I heard a story on National Public Radio yesterday about how cannon balls have become a potential problem in Charleston, S.C.
Alexandra Olgin reported that these possibly dangerous relics from the Revolutionary and Civil wars become unearthed during construction projects, after hurricanes and sometimes randomly in someone’s backyard. Some of the artifacts contain black powder and need to be detonated.
Digging in the dirt at the community garden, I often wonder what else has happened in my spot. Did settlers centuries ago try to grow a garden in the same location? What conversations have taken place on the land where I now discuss where to plant my corn and beans? Did anyone ever build a house on the property? Did someone famous like President George Washington ever step through my garden? Maybe he slept there.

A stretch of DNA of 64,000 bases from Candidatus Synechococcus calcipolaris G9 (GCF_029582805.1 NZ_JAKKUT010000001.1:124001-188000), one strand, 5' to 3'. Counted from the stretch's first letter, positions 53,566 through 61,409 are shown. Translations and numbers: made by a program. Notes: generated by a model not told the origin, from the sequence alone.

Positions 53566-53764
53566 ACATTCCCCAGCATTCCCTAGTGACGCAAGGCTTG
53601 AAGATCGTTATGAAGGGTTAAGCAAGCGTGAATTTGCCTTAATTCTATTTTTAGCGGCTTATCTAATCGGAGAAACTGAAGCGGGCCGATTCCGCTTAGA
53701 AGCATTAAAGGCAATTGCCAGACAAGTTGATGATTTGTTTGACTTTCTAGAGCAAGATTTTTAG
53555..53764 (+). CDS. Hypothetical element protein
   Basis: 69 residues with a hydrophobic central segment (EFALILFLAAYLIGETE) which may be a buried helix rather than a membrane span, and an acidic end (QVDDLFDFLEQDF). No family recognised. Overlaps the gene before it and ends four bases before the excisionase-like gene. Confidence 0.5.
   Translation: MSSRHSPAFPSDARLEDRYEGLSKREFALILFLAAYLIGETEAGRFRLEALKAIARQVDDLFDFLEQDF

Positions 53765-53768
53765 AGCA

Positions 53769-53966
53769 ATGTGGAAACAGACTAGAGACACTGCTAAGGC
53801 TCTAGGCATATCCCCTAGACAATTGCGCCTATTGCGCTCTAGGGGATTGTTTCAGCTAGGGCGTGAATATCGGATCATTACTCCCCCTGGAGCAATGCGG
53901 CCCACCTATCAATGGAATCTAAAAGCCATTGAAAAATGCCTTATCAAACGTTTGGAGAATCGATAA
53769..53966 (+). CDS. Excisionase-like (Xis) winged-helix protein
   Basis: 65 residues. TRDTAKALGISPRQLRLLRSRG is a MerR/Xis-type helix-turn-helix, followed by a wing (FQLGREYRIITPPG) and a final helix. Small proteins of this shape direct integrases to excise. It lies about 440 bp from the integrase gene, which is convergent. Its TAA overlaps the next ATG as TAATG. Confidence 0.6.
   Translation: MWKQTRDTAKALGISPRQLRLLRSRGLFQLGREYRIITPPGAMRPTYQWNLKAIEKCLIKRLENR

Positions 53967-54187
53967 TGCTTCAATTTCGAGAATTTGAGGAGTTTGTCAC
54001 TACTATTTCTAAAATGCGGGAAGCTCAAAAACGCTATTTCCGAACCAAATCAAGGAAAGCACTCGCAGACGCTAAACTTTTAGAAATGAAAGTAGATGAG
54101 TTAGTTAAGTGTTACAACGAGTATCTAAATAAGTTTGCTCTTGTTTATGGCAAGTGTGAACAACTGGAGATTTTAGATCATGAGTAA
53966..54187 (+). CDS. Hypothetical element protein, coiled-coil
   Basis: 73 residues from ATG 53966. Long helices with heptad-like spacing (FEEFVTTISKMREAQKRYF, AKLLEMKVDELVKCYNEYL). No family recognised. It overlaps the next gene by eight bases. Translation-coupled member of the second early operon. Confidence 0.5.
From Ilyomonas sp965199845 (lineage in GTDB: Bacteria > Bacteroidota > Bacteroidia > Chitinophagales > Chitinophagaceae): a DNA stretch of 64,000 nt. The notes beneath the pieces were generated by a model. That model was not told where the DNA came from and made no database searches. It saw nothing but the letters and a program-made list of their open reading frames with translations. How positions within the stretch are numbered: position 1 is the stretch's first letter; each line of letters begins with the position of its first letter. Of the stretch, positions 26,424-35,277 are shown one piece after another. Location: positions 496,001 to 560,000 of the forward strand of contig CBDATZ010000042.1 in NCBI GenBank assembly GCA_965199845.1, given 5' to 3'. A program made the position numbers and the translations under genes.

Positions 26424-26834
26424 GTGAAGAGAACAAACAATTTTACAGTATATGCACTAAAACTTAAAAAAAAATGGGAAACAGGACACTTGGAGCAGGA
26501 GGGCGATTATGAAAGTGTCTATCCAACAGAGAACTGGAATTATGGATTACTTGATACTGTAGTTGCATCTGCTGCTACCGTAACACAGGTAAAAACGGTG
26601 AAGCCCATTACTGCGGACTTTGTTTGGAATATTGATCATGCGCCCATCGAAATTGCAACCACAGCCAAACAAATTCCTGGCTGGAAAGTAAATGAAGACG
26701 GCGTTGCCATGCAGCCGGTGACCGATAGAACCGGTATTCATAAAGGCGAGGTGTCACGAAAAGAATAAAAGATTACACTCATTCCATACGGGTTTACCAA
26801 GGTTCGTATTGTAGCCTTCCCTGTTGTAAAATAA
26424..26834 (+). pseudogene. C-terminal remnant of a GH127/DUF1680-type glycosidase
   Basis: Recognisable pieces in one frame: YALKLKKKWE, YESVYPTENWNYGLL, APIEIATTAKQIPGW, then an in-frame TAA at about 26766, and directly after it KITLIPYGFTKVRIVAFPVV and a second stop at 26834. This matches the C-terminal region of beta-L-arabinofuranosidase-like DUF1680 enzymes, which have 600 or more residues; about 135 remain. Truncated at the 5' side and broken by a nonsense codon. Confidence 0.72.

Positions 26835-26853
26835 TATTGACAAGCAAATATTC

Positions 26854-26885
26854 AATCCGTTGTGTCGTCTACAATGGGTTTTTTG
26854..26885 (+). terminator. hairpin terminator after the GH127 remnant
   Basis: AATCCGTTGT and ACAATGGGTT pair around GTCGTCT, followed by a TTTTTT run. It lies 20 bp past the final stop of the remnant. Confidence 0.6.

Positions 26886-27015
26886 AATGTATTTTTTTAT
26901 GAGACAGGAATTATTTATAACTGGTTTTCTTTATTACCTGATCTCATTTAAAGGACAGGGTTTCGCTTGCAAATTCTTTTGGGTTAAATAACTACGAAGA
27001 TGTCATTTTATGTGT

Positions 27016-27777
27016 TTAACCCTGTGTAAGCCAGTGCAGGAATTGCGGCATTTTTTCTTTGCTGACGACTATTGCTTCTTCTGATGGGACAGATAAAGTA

Every spot has a history. My dad used to talk about looking for native American arrowheads in fields near his house when he was a boy.
In our rented garden, mostly I find plastic garden tags, zip ties and pieces of string that surface from previous growing seasons. One summer I unearthed a tomato juice can, and I’ve removed buckets of pebbles and rocks. But I’ve never found anything historic such as an arrowhead and thankfully nothing remotely as dramatic as a cannon ball.
Each year, I try to keep our plot clear of debris, not only for my present-day neighbors, but also for those who might pass through my spot in the future. Inevitably I’ll probably lose a button or drop a coin in the soil without knowing. If I do, I wonder who will find them.